I would like indeed to concentrate on the role of bases in perfumery. Wanted to research that and write about it.

  3. I agree on your point about balance in composition. I feel much this way about Ormonde Jayne: though I dearly love Ormonde Woman, after wearing Champaca and Orris Noir I found the "ormonade" a bit overpowering. On my skin at least, it ate through the different top and heart notes and all three compositions ended up smelling the same. This isn't so obvious in the "Ma Collection" I own. Your remarks about the Tom Fords (which I haven't tested, not being a fan of the man) struck me and I'd be very interested to read more of your explorations on that theme.

  4. I agree on your point about balance in composition. I feel much this way about Ormonde Jayne: though I dearly love Ormonde Woman, after wearing Champaca and Orris Noir I found the "ormonade" a bit overpowering. On my skin at least, it ate through the different top and heart notes and all three compositions ended up smelling the same. This isn't so obvious in the "Ma Collection" I own. Your remarks about the Tom Fords (which I haven't tested, not being a fan of the man) struck me and I'd be very interested to read more of your explorations on that theme.

  5. I too almost abandonned the idea of testing the Ford line. The context was tiresome - right after Les Exclusifs - as well as the hype. They certainly did not come to fill any vacuum in the market.

    I still experience a feeling of indigestion and lack of refinement at the thought of having to go through the whole big production project in detail, but I will see if the spirit moves me to do so.

    This year is just too crowded. I really hope people understand that quality is more important than quantity.

  6. Thanks for reviewing this, Marie-Helene. I'm feeling a little overwhelmed by all that's out there that is worth trying. While I hardly ever rule a fragrance out based on reviews, I do use them to try to set priorities on what I need to try first. It seems like the only way to keep my brain and bank account in order is to give priority to certain perfume houses whose styles I love. Comme des Garcons seems to be an example for me of a house that puts out quite a variety of scents but that has a sensibility I like. Parfums de Nicolai is one that keeps putting out things I feel I ought to like but don't especially.

    pitbull friend
  7. Ellen,

    Yes, it is becoming quite overwhelming with all these new releases. But, you don't have to follow the movement if you don't want to.

  8. Marie-Helene,
    I am struck at reading this how your reviews and musings are head and shoulders above the professional and amateur writings on perfume out there. This article really gave me a sense of how this scent smells and was devoid of any fuzzy balderdash. You should compile and publish your reviews.

  9. Cait,

    I am touched by your kind words, especially coming from you. Thank you.

  10. To my mind, your description of "le temps d'une fête" match to the ancient version : more green, appearing oakmoss since beginning, and wich loose its floral loveliness quite fast (hyacinth&narcissus), then what remains of the perfume is boring.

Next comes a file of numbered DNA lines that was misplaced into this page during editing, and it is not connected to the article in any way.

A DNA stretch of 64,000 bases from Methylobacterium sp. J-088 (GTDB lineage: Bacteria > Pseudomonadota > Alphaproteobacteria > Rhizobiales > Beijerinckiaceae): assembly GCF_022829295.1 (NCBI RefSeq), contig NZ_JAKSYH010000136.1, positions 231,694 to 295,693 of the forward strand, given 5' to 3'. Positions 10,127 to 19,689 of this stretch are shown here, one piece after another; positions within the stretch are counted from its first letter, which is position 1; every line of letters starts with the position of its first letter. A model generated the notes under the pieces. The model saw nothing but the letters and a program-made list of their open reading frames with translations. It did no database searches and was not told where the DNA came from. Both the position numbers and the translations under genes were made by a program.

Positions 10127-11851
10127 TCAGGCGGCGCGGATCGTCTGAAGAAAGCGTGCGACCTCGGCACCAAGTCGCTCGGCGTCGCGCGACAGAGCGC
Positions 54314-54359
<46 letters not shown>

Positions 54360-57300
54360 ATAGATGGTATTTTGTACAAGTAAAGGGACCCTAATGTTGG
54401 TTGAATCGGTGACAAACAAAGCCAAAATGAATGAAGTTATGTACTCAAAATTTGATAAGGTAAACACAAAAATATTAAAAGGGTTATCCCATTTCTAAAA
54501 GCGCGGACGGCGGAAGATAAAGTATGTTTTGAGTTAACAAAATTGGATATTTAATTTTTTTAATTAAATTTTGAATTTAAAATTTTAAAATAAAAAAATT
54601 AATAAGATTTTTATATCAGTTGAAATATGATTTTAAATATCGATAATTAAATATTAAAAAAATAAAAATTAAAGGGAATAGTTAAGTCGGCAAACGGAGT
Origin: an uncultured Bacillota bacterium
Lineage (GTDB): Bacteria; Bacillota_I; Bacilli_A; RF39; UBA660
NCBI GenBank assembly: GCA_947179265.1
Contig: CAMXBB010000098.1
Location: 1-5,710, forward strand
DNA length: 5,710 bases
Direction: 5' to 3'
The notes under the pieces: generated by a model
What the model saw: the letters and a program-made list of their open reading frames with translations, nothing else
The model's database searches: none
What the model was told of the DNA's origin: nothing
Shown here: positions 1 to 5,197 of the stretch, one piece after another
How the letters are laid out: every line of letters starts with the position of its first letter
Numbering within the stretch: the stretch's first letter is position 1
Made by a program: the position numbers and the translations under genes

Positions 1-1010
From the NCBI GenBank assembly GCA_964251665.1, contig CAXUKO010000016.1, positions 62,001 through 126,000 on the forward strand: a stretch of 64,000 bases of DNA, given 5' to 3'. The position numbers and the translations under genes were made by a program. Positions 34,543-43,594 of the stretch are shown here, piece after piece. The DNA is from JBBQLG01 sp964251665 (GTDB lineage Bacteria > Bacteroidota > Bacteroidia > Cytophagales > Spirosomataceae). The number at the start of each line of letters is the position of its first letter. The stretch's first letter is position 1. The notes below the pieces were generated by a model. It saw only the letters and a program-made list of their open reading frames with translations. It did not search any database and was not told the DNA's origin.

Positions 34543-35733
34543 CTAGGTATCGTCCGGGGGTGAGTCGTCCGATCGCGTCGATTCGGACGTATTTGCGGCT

The new one is different, it greets you with a luscious floral accord of narcissus vanilla and hyacinth, and all lifelong it remains very lovely and elegant in a demure way. Most of all, in the new version, the floral accord remains very long, and the pleasure as well.

    In comparission, the new one seems more flat (linearly floral) and less intectually daring, but the new one lasts and give you time to appreciate its lovelyness and how well-balanced it is, with the material quality any neophyte can smell in "parfums de nicolai".
    Wich make of "parfums de Nicolaï" a more charming than daring creation.

    • Ah, ha, now you are casting doubt in my mind! What I can say is that I got the bottle from one of their stores in Paris at the time that the launch had been already advertised. So I assumed that it would be the new version but there is always the theoretical possibility that there was old stock.

      I think that at the time I reviewed Le Temps d'une Fête I was a bit overwhelmed by the familiar base and wished it had been hidden away better, so as to renew sensations. I think that perfumes in particular have the privilege of being able to appear convincing if they are subtle, even if they are not original or new. So this is one way of being "charming" without being "daring", certainly to me.

      I noticed that this perfume smells better in the summer.

      More generally, I think that it is not a wholly reasonable position to expect each new perfume from a house to be an artistic manifesto. There are lower-key pleasures than that. Being in tune with the mood of a season is one of them. I suppose that a perfume nevertheless ought not to cross that threshold where you start thinking, "Man, they really took it easy this time!" Or, you know, "they are pretending this is a new perfume!" Or when you get that feeling that a perfume owes its existence to the fact that it was thought of mainly as a "vache à lait", a cash cow.

      Chant Wagner
  11. Very interesting reading; I am using this, bought last year from the London store, & was assured by the assistant that it was a new fragrance after I had commented that I had worn it many years ago. Now I take issue with her remarks haveing read this. I was much younger when I used it the first time, & I remember getting lovely comments, as indeed I have been this time around. I think I prefer the current incarnation.


Leave a Comment